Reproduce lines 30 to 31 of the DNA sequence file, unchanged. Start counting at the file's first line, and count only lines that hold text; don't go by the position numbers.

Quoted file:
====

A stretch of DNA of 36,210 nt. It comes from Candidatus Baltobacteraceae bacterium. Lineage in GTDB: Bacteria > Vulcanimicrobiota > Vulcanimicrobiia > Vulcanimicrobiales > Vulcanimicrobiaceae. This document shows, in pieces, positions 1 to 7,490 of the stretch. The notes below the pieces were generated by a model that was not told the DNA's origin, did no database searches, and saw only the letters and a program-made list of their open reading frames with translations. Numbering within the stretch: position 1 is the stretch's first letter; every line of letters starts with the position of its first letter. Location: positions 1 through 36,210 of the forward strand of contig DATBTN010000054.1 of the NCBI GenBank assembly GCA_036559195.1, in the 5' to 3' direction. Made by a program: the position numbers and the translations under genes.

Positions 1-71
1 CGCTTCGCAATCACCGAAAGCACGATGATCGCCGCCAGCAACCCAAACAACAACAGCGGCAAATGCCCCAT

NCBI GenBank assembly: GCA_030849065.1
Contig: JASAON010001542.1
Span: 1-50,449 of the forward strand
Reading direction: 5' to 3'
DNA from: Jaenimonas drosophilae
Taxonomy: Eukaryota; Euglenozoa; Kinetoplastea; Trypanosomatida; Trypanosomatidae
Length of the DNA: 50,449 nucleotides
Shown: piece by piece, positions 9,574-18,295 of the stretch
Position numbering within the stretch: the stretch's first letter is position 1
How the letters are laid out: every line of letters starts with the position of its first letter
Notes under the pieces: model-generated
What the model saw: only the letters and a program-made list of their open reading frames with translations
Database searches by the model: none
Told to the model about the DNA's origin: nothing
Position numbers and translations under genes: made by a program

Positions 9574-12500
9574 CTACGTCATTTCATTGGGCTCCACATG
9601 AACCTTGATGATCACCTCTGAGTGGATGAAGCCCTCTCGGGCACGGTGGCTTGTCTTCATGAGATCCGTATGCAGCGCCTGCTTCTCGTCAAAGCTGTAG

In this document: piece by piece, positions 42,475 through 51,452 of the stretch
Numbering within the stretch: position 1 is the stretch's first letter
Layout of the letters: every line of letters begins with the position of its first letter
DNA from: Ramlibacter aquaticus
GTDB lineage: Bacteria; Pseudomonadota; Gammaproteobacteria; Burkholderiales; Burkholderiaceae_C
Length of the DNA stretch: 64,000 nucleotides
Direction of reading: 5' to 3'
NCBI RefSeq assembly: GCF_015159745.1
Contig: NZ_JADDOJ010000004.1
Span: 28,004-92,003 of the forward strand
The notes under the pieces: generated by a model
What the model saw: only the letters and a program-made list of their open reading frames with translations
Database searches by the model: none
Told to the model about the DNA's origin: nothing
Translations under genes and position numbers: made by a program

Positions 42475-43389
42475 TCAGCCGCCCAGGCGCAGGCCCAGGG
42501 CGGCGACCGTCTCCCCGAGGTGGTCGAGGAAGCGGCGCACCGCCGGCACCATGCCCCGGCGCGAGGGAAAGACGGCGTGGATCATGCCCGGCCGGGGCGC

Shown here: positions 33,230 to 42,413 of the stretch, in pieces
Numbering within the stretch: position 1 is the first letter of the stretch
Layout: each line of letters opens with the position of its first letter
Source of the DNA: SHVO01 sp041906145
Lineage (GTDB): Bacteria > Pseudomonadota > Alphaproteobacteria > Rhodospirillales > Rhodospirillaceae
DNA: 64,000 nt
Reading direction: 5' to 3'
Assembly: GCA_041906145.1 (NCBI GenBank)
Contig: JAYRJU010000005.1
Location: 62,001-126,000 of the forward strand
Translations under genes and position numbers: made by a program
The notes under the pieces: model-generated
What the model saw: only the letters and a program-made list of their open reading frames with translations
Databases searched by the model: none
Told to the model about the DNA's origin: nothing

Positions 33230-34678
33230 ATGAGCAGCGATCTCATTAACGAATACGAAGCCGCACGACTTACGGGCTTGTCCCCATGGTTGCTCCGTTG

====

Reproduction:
Contig: NZ_JADDOJ010000004.1
Span: 28,004-92,003 of the forward strand